3 Ways to Rock a Social Media Event Using Twitter

Are you attending a live or virtual social media event this year?  Twitter is your best friend.   Use these 3 Quick Twitter Tips to get noticed and rock your next event.

How to Rock a Social Media Event Using Twitter
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I am speaking at and attending a real live Problogger Training Event (that's #PBEvent in hashtag speak) in a few days.   Then a panel at Social Media Week in Sydney.  And then a “virtual event” Social Media Success Summit (#smmss14) in October.

It got me thinking about hashtags, Twitter and all the great things that happen at events – and I wanted to share with you what I have learned about Twitter at events (and a few visual content ideas that will help you to rock your next event, even if it is your first!).

These tips work for any event – whether you are an attendee, a speaker or an organiser. They work whether it is a live event, virtual event or a launch.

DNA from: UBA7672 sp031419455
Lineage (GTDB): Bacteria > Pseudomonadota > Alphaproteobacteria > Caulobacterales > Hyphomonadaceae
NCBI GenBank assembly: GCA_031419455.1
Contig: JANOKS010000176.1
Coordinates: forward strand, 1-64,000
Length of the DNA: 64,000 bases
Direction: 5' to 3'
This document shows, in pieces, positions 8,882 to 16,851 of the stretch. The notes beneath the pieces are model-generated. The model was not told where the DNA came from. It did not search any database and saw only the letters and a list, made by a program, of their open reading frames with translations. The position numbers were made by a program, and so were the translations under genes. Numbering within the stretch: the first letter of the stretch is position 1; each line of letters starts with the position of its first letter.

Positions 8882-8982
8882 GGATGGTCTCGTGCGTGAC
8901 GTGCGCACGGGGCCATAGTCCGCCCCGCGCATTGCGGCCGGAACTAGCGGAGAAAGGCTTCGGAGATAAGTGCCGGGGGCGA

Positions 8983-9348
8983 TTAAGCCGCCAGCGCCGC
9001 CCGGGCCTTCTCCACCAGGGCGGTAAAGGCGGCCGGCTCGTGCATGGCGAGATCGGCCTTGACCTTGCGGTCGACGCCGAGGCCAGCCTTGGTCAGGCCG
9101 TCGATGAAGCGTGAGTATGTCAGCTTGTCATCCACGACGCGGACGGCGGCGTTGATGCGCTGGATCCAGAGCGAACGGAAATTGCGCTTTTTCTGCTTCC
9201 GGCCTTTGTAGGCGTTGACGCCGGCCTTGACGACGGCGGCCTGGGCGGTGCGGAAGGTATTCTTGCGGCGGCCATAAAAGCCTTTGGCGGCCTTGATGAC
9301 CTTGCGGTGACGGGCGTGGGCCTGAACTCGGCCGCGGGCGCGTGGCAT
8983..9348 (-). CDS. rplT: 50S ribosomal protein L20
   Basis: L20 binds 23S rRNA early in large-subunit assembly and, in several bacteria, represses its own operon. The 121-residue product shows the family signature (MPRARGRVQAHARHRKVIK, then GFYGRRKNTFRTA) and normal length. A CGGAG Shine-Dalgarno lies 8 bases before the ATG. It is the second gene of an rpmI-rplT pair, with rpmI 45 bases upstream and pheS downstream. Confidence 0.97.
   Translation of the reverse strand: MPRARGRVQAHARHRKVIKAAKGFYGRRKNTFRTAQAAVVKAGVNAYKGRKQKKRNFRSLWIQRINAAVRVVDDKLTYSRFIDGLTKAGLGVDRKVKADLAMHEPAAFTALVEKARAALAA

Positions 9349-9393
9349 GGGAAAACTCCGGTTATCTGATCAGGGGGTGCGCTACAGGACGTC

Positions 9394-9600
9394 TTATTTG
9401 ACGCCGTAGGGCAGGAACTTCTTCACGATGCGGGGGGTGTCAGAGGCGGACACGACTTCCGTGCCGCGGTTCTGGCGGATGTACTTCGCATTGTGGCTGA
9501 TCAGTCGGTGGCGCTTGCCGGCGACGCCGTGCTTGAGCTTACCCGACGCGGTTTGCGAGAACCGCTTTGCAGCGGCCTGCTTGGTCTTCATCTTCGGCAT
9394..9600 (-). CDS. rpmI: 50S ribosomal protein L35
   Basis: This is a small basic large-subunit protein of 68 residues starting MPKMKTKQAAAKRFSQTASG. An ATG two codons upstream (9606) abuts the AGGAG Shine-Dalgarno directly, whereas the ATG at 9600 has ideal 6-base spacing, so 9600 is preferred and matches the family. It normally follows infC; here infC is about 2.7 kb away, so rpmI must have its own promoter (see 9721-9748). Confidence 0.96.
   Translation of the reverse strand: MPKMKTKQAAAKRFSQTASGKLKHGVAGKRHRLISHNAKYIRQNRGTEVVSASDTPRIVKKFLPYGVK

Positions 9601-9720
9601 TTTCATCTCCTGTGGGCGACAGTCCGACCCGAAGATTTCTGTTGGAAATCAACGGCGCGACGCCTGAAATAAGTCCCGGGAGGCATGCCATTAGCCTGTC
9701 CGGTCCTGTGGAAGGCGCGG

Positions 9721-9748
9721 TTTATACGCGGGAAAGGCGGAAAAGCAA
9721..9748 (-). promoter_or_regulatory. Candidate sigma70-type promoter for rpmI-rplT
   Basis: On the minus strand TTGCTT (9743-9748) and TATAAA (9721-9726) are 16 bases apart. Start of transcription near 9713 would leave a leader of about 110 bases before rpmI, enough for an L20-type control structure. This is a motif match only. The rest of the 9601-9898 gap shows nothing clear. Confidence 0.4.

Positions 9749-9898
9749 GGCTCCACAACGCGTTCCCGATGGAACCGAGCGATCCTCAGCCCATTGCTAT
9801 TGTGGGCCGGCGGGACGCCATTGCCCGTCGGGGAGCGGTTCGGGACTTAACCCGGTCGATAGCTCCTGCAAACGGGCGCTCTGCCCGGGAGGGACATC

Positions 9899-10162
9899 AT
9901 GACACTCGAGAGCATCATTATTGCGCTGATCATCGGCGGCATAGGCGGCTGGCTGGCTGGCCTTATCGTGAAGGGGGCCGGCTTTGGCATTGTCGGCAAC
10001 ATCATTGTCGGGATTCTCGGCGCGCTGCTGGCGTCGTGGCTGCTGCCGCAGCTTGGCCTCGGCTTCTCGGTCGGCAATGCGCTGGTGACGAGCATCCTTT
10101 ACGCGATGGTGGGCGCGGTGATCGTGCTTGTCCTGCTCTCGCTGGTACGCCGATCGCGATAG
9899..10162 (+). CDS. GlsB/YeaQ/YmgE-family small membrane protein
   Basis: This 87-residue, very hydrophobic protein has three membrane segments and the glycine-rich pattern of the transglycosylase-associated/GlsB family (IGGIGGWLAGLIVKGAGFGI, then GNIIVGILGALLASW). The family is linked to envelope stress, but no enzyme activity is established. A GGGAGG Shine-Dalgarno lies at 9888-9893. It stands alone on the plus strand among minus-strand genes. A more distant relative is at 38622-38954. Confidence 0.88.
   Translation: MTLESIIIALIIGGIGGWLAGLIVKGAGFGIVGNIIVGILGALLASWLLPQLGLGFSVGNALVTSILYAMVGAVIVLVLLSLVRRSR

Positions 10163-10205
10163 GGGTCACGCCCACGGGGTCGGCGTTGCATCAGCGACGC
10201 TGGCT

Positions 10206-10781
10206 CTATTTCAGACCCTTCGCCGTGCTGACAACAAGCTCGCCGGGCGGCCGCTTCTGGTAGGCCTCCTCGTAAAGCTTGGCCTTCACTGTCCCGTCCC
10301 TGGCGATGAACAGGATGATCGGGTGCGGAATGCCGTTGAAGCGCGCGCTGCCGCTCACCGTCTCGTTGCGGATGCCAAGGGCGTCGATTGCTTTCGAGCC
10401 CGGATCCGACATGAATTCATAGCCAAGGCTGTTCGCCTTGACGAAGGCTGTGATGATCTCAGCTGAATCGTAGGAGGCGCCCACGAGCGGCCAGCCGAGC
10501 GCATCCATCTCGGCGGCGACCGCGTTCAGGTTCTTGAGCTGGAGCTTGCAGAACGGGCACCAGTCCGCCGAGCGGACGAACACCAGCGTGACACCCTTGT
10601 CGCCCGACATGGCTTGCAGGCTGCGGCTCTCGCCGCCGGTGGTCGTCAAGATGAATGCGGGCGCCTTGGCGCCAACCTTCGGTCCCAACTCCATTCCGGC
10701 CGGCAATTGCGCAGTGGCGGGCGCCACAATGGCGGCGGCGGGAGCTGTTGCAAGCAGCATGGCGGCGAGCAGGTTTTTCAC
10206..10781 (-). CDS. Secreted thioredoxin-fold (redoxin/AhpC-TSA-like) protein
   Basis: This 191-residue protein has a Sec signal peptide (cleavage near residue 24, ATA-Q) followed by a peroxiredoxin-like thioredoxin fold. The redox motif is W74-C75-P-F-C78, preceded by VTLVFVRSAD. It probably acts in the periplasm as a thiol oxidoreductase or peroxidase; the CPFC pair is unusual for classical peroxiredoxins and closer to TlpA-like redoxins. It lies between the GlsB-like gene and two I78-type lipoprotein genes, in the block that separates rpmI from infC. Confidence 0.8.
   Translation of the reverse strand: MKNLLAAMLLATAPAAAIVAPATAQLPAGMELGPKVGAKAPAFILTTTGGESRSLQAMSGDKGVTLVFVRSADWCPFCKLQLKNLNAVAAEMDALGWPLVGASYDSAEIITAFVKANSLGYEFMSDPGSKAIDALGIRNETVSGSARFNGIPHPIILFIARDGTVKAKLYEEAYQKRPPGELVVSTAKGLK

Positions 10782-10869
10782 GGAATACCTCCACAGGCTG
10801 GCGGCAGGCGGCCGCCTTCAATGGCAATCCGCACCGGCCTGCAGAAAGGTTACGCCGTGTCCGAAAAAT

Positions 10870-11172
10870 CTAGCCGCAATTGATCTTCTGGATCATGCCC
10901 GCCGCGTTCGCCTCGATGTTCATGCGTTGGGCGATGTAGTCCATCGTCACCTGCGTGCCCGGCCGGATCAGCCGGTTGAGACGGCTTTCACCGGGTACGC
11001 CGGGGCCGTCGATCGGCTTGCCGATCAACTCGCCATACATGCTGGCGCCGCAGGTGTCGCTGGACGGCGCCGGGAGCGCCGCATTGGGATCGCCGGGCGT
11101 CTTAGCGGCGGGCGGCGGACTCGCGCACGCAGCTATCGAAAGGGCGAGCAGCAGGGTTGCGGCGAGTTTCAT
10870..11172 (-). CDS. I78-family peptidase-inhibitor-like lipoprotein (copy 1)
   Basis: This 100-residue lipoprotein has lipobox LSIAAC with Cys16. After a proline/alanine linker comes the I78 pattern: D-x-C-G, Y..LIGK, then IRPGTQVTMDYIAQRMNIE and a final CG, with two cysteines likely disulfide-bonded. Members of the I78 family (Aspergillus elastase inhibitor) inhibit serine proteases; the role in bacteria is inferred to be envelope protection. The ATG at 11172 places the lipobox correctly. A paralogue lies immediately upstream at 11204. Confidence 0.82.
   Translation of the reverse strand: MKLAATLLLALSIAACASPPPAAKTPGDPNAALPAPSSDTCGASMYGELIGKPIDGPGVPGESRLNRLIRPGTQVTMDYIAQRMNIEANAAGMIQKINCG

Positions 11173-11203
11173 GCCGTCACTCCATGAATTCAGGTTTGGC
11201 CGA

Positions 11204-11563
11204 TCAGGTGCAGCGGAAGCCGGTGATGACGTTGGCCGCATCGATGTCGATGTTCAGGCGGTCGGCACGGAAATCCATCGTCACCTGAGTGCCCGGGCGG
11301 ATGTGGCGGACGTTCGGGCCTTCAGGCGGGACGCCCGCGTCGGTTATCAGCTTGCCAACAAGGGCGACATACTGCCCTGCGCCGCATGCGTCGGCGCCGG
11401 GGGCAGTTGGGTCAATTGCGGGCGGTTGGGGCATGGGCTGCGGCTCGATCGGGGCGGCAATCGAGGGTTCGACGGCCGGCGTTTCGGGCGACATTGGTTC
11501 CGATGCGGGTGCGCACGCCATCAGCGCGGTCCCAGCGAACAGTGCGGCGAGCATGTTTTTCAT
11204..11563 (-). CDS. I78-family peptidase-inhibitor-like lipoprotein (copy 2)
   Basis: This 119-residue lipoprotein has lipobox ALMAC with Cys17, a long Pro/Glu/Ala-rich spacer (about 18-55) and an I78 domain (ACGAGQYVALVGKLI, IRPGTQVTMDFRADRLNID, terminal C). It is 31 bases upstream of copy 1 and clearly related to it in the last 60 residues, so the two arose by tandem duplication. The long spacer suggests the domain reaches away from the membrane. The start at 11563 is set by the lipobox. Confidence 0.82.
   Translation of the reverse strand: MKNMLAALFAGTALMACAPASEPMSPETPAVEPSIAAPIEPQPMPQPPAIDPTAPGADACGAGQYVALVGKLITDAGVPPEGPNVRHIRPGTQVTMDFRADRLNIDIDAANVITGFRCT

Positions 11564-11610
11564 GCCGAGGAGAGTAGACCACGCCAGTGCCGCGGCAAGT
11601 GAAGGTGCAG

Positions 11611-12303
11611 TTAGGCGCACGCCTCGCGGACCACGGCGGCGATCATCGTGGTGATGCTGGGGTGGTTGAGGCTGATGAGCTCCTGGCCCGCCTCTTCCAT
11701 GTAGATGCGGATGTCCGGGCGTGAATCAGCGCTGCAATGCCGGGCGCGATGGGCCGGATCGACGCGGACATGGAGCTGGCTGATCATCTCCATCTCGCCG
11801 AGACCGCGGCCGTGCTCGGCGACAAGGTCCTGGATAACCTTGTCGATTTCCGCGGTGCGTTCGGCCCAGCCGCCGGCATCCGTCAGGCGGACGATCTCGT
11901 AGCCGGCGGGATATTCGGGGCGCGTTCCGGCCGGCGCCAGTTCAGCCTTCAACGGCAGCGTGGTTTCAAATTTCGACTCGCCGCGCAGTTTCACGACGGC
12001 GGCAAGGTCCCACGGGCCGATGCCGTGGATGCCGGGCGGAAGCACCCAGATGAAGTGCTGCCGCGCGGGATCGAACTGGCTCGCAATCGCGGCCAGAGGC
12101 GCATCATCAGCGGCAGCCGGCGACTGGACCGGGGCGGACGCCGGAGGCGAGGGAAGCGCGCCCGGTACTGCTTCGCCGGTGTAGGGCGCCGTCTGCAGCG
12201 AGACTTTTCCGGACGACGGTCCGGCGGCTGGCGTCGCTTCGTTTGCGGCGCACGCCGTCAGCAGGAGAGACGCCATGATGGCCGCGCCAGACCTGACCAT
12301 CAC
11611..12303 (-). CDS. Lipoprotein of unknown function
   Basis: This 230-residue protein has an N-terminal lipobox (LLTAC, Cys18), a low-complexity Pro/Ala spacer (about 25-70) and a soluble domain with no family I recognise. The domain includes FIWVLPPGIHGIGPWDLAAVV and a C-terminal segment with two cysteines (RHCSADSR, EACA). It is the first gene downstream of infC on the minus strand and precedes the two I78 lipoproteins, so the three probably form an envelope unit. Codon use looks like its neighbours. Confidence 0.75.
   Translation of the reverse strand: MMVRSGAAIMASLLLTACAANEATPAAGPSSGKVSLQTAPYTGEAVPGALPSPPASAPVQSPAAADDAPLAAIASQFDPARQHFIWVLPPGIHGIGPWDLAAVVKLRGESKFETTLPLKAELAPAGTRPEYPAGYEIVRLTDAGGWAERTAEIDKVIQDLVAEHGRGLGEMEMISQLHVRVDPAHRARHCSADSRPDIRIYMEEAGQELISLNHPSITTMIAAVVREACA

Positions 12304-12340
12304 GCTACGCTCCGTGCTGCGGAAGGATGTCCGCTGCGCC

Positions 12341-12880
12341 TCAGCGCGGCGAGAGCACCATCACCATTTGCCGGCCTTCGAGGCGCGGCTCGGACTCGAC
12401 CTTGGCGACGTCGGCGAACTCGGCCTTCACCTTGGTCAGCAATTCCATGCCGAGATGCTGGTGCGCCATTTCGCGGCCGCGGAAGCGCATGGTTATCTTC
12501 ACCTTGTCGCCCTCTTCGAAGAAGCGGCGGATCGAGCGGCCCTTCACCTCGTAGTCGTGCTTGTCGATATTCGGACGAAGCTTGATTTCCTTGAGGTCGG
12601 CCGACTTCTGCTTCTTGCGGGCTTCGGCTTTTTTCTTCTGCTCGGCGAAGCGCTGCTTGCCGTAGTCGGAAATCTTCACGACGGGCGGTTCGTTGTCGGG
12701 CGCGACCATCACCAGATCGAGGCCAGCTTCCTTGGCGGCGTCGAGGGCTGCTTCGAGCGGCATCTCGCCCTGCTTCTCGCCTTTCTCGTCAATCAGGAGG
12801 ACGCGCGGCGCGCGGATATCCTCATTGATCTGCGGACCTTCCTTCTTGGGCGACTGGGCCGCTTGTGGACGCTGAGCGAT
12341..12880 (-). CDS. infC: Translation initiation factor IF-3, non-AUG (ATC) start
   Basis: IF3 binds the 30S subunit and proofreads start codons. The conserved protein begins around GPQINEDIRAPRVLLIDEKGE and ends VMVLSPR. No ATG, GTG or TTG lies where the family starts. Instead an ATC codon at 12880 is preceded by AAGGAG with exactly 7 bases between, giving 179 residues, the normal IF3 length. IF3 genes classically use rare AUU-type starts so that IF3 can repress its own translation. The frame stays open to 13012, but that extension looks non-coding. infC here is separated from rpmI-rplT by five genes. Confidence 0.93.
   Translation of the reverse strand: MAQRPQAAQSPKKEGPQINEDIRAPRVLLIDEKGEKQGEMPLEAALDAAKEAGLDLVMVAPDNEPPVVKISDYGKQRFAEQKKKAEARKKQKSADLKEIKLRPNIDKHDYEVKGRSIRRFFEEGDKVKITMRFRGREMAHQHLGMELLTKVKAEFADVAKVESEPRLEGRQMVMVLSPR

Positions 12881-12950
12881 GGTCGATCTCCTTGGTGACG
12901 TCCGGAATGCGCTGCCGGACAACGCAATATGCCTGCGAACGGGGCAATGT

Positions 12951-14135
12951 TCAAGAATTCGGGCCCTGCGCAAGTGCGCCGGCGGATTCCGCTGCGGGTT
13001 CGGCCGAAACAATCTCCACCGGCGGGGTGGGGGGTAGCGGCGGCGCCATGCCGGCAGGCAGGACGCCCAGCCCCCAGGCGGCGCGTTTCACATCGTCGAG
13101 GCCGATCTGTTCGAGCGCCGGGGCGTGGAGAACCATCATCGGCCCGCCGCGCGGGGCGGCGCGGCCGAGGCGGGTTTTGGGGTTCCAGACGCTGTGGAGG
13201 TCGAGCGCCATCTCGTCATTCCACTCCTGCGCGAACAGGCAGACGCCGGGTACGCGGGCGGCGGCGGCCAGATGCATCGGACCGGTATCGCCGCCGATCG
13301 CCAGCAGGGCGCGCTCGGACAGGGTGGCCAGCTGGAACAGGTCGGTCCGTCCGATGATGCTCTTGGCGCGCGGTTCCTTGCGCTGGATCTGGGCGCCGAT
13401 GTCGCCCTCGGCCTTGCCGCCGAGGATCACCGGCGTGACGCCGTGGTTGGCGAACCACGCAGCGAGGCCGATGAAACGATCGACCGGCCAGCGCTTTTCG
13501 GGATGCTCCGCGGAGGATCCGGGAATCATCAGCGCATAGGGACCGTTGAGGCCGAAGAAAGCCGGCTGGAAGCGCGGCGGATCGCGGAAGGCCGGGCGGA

Twitter literally rocks.  Especially with the added fuel of some of the tips I have for you below. I am a big fan of LIVE social media and blogging events.  Huge fan. But it wasn't always that way.

3 years ago I was a Twitter newbie and had no idea how to use the platform effectively. I dabbled.  I didn't get it.  I wasn't a fan. Then I went to a blogging conference. Twitter was the first language at the conference so I was forced to immerse myself in Tweets.

I learned. I participated. I grew my fledgling following. I made connections. I had fun! Since that time sooooooo many ah-may-zing things have happened from Twitter.

Now please note. I don't even have a massive following. It's growing steadily, but even at the size it is, I can honestly say it has brought me more opportunities and income than Facebook. And don't get me started on the connections, speaking engagements, clients, program sales, webinar buzz and lifelong friendships I have forged because of 140 characters.

Twitter is the 1st Language of a Social Media Event